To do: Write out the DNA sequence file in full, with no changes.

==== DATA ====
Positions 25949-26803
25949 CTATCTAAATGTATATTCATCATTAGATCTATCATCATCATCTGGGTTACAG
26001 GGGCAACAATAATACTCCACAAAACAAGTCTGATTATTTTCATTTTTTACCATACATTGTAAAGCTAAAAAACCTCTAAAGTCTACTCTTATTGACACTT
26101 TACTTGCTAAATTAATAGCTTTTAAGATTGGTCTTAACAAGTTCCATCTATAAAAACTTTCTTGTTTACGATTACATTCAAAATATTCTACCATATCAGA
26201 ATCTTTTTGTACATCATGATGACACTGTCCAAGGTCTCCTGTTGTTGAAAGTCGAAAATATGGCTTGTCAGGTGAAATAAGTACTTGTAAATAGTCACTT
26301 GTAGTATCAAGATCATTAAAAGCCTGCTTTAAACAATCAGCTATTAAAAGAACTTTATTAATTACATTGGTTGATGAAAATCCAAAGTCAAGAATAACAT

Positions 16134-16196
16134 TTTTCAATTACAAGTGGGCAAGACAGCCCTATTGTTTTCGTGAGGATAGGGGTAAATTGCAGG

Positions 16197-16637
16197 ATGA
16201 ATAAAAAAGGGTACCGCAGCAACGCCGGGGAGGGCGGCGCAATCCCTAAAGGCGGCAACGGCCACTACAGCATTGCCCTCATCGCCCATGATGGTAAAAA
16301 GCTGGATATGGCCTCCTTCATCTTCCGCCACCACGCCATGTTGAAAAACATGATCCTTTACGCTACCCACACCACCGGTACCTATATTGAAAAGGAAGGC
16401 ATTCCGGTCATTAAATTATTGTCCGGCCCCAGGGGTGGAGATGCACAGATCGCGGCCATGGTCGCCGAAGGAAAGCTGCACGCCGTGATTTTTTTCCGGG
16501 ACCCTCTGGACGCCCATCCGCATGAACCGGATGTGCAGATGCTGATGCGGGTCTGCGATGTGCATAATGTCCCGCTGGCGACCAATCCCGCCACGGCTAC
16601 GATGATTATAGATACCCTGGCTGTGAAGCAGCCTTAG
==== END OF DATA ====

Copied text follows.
Positions 25949-26803
25949 CTATCTAAATGTATATTCATCATTAGATCTATCATCATCATCTGGGTTACAG
26001 GGGCAACAATAATACTCCACAAAACAAGTCTGATTATTTTCATTTTTTACCATACATTGTAAAGCTAAAAAACCTCTAAAGTCTACTCTTATTGACACTT
26101 TACTTGCTAAATTAATAGCTTTTAAGATTGGTCTTAACAAGTTCCATCTATAAAAACTTTCTTGTTTACGATTACATTCAAAATATTCTACCATATCAGA
26201 ATCTTTTTGTACATCATGATGACACTGTCCAAGGTCTCCTGTTGTTGAAAGTCGAAAATATGGCTTGTCAGGTGAAATAAGTACTTGTAAATAGTCACTT
26301 GTAGTATCAAGATCATTAAAAGCCTGCTTTAAACAATCAGCTATTAAAAGAACTTTATTAATTACATTGGTTGATGAAAATCCAAAGTCAAGAATAACAT

Positions 16134-16196
16134 TTTTCAATTACAAGTGGGCAAGACAGCCCTATTGTTTTCGTGAGGATAGGGGTAAATTGCAGG

Positions 16197-16637
16197 ATGA
16201 ATAAAAAAGGGTACCGCAGCAACGCCGGGGAGGGCGGCGCAATCCCTAAAGGCGGCAACGGCCACTACAGCATTGCCCTCATCGCCCATGATGGTAAAAA
16301 GCTGGATATGGCCTCCTTCATCTTCCGCCACCACGCCATGTTGAAAAACATGATCCTTTACGCTACCCACACCACCGGTACCTATATTGAAAAGGAAGGC
16401 ATTCCGGTCATTAAATTATTGTCCGGCCCCAGGGGTGGAGATGCACAGATCGCGGCCATGGTCGCCGAAGGAAAGCTGCACGCCGTGATTTTTTTCCGGG
16501 ACCCTCTGGACGCCCATCCGCATGAACCGGATGTGCAGATGCTGATGCGGGTCTGCGATGTGCATAATGTCCCGCTGGCGACCAATCCCGCCACGGCTAC
16601 GATGATTATAGATACCCTGGCTGTGAAGCAGCCTTAG